Saturday, February 04, 2006

1969: my memorable year

I've always loved books, and just yesterday I was thinking about it how it all started.

When I was growing up I spent most of my Saturdays in the public library (the most entertaining thing to do where I lived) , but I think I really, really got my interest in books thanks to my 6th grade teacher, Mrs McQuate. Oh, and the reason I could never forget the year of 6th grade was her habit of banging a huge glass paperweight on the file cabinet next to her desk, loudly proclaiming to us that "this is not the stone-age, people...this is 1969!" Her wild hair reminded you of a feminine Beethoven...funny what you remember.

Well, anyway, 6th grade started out with the announcement that we would be making weekly trips to the library on the 2nd floor of the school and we would also have to give weekly book reports. Since I already spent most of my free time in the library, I thought I would really enjoy this. Then she took us to the hall closet where we hang our coats and boots. It was long and skinny and way in the back she had shelves of books (her books) which she then proceeded to pass out to each of the students. For keeps.

My new best friend, Christine, was handed Uncle Tom's Cabin (or something equally chubby and challenging), and a few of the other girls were given copies of Little Women, Jane Eyre, Don Quixote (you get the picture, right?) So she finally gets to me and she hands me a book called Manuela's First Birthday. Maybe it was a children's classic or something, but my 6th grade self looked at it in shock. The inside of it reminded me of a first grade reader. And to add insult to injury, I had to give a book report on it!

So for our first trip to the library, I wasn't even looking for a specific title, I just made a bee-line for the fattest book on the shelf and it turned out to be the life of Beethoven. My mother just turned 70 this year and she still remembers the day I brought that book home. Every week for the rest of the school year we made our library trips and book reports, and although it was instigated by humiliation and hurt pride, I'm still grateful to Mrs. McQuate and Manuela's First Birthday for getting me started in my life-long love of reading.

So what's your "breakthrough" book experience?


Anonymous said...

1965 - a classmate's parent donate about 10 Hardy Boys mystery books to the Catholic school I attended. They were always checked out. I had to find out why. Well I got hooked, and been absorbed by books ever since.

Sr. Lorraine said...

Hi Sr Julia,

I just found out about your blog and came to visit. Good for you, it's great!
I always loved books too but I can't remember any particular one that first started me out. I do remember when I learned to read, that I would devour the readers that we had in school.
Can you add a link to my blog too:
I'll add yours to mine.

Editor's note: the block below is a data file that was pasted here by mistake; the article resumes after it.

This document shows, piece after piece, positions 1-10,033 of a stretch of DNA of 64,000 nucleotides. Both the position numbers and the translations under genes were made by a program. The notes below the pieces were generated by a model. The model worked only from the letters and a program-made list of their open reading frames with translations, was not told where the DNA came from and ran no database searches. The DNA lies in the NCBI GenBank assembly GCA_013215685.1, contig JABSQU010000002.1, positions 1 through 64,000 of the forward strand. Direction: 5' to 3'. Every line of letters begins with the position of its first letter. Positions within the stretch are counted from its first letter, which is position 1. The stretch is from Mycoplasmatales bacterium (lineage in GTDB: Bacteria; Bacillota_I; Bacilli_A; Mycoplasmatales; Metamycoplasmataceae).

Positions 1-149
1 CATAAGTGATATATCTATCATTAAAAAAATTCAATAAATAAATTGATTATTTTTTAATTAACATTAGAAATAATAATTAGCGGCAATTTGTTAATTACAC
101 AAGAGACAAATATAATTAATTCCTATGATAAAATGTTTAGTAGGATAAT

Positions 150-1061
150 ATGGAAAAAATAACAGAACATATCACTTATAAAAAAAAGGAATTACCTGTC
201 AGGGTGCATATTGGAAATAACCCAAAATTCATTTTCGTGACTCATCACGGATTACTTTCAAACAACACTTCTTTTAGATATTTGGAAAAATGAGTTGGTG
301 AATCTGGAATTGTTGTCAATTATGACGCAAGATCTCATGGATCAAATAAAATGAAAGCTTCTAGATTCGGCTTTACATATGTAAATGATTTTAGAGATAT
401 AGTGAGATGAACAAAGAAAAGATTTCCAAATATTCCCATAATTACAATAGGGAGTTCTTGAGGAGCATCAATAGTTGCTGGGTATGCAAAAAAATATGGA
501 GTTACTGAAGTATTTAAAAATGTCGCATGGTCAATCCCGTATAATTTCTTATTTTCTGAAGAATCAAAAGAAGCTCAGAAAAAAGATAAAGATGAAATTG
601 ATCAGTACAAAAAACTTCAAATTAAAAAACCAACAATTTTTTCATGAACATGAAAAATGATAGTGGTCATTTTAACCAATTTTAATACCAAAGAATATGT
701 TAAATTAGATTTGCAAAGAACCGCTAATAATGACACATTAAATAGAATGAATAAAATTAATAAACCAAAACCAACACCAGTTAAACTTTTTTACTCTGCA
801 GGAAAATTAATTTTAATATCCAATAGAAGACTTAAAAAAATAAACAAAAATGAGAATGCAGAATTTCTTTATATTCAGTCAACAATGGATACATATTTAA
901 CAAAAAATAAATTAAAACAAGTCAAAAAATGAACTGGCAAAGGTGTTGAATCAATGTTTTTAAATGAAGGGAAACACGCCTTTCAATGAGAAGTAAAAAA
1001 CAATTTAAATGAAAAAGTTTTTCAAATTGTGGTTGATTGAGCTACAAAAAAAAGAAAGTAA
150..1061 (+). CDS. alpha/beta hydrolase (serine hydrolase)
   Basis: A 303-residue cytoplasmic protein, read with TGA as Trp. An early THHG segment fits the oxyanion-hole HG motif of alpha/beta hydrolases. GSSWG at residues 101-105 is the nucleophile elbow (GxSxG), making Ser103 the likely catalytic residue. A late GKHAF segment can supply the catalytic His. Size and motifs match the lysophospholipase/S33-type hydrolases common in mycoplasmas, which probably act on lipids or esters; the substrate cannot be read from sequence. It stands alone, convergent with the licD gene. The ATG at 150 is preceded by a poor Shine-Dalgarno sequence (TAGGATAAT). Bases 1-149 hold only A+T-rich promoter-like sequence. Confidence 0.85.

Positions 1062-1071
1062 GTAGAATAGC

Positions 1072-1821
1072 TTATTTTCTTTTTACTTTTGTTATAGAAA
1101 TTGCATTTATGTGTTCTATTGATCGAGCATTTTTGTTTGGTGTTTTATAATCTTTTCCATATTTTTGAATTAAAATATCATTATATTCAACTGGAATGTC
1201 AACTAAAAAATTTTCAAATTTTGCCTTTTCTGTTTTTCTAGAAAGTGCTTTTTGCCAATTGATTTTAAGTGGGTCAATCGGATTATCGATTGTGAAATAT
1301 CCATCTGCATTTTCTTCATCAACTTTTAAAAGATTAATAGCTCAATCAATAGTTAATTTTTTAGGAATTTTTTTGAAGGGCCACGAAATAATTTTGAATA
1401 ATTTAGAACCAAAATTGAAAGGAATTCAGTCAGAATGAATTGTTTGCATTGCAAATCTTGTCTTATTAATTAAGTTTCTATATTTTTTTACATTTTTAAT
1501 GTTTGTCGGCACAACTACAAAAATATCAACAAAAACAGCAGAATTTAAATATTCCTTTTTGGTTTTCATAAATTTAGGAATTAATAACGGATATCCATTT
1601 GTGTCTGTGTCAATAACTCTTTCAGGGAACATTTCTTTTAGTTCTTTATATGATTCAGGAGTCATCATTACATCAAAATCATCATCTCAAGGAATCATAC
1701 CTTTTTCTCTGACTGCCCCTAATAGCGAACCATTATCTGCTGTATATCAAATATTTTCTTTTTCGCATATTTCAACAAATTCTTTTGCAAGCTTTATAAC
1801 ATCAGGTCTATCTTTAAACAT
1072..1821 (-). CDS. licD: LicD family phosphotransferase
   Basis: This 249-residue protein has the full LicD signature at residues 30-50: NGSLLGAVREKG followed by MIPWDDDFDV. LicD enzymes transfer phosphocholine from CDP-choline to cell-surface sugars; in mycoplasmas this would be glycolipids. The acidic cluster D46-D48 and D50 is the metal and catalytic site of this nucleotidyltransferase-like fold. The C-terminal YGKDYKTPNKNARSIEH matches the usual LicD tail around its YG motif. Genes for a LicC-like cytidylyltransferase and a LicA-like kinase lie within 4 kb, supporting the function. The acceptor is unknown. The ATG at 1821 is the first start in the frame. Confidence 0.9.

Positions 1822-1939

Diana T d. said...

Back in the late 80's when I was in "community" (Hi Sr. J) I spent much time studying and getting to know Therese of Lisieux. I read her letters and books and felt as if she'd become a personal friend. Delving into the books I could step back in time, experience a little of her life and share a closeness with her through learning. I spent hours delving into her life, determined to write a book about the person I really saw which was much different than many of the candy-coated depictions I'd been reading.

Even today, my mind still wanders back to a book that Sr. Julia gave me in 1990 or so called "The Hidden Face". It had an extremely strong impact on me because this book on Therese dared to step outside the bounds and show her for who she was. Absolutely amazing and revealing! I loved my time getting to know this saint and really seeing her interventions in my life.

In June 1992, I went to San Francisco and had the pleasure of meeting Maria Teresa Gallo of Gallo Wineries. She shared a strong love for Therese of Lisieux and Sr. Julia, she and I shared that mutual love through conversations. Before I left San Francisco to head back East, Mrs. Gallo gifted me with one of the most meaninful gifts I've received to date. Almost as if it came from the hands of Therese herself. A picturebook written in French of relics and pictures that follow Therese's short life. With this book, I could almost touch the things I had read about and become familiar with.

Even though life is very different now then the days I spent as a novice, difficulties can be met head on with a friend like Therese and faith.

Everyone needs their Saints like Therese and their books like "The Hidden Face" to get by. For me, it's hard to imagine any other way.

Nice to see you in cyberspace Sr. Julia, and thanks for showing me the side of Therese I needed to see. ;-)

Kitty said...

I have always loved to read, but I remember a day when I was in about the second grade (1977). Our parish (Our Lady of Guadalupe in Calexico, CA) was having a book fair. It may actually have been run by the Daughters of St. Paul, come to think of it! My mother bought me a copy of The Lion, the Witch and the Wardrobe by C. S. Lewis. I came to the end of it and cried because there wasn't more, until I realized there were 6 more books!

My older sister is a Daughter of St. Paul. I wonder if you know her? (Sr. Maria Elizabeth Borobia is in Boston now)